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Poem as place to speak to my father 25 years ago by M. Wright

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You came to relieve me
in the middle of the graveyard shift

with a bribe in the shape
of toast and cold Folger’s.

You called it Guthrie’s breakfast
and you were right.

Plain things ought to make ballads.
A chorus as chain link fence

trailing the bluffs of Superior.
Where Tamaracks sip barbed wire

into their bellies without struggle.
Where Tamaracks stand straight

down sloped valleys to gulp the sunlight.
Where sons fight poor posture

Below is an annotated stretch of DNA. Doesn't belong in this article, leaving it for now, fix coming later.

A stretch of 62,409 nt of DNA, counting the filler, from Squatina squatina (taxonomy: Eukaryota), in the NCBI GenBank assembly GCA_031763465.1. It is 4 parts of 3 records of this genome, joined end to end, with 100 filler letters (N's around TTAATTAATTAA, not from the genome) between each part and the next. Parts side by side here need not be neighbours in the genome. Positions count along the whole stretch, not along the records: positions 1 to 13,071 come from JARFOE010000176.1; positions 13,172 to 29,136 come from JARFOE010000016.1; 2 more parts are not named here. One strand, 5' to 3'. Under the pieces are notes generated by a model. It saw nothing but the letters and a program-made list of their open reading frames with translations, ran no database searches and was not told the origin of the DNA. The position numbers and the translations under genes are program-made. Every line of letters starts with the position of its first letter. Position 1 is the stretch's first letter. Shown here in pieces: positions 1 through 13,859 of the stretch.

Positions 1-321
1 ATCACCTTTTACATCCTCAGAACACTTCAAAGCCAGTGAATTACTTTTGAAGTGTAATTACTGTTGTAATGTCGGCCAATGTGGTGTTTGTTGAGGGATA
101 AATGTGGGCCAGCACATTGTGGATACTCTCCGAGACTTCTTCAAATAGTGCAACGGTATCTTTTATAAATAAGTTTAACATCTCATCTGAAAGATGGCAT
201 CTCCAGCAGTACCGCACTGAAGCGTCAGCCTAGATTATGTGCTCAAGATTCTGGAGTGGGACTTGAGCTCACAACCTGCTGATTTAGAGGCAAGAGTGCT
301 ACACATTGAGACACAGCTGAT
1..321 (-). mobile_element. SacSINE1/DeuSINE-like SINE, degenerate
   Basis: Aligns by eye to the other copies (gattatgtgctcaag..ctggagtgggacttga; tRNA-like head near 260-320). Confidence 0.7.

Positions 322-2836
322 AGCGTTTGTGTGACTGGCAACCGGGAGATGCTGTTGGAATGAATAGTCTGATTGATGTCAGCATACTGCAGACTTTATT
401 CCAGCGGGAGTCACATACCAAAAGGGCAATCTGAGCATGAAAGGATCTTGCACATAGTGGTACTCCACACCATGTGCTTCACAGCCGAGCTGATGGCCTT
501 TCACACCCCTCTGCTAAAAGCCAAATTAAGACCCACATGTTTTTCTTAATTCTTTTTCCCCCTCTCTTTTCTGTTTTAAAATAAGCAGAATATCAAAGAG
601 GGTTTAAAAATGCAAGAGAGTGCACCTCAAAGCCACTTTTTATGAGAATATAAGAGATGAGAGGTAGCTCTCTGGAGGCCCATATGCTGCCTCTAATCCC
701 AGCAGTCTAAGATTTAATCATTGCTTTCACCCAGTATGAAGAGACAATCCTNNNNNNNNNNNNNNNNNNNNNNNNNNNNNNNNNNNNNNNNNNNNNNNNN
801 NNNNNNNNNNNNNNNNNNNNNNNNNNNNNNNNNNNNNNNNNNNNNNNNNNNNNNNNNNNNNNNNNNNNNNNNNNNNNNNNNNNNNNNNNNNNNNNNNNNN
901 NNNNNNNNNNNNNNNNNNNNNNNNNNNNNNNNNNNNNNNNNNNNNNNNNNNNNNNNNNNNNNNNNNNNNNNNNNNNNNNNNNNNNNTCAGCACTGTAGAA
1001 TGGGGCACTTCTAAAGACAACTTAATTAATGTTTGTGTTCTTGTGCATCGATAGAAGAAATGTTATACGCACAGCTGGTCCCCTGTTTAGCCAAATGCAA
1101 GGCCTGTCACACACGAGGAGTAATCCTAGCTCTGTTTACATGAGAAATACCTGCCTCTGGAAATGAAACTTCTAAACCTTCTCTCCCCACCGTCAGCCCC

despite the pattering slump
of their fathers’ language on their bodies.

You slipped the sonogram from your sock
and I shook your hand blankly.

It was the extra hours you wanted from me.
Some time to consider the dad thing alone.

My mouth broke. It would have taken hundreds
of styrofoam cups of coffee

for me to summon the line I’ve sharpened
over salt and wind and backbone

so I give it to him as thumbtack
and pocket the picture before leaving

so he can work my shift, and sleep
and pin anything against the wall but this.

The rest is mother. The used car salesman
who raised me and my sisters. The first woman

in town to squint her midwestern eyes
into the sun and make you believe

they’re only letting Ford’s
onto the beaches this summer.

M. Wright is an educator and poet living with his wife, Dylan, in Minnesota. He is the 2016 winner of the Atlantis Award in poetry and his poems have recently appeared in The Penn Review, Saint Paul Almanac, Glass Poetry, UCity Review, Wildness, and Jet Fuel Review. More: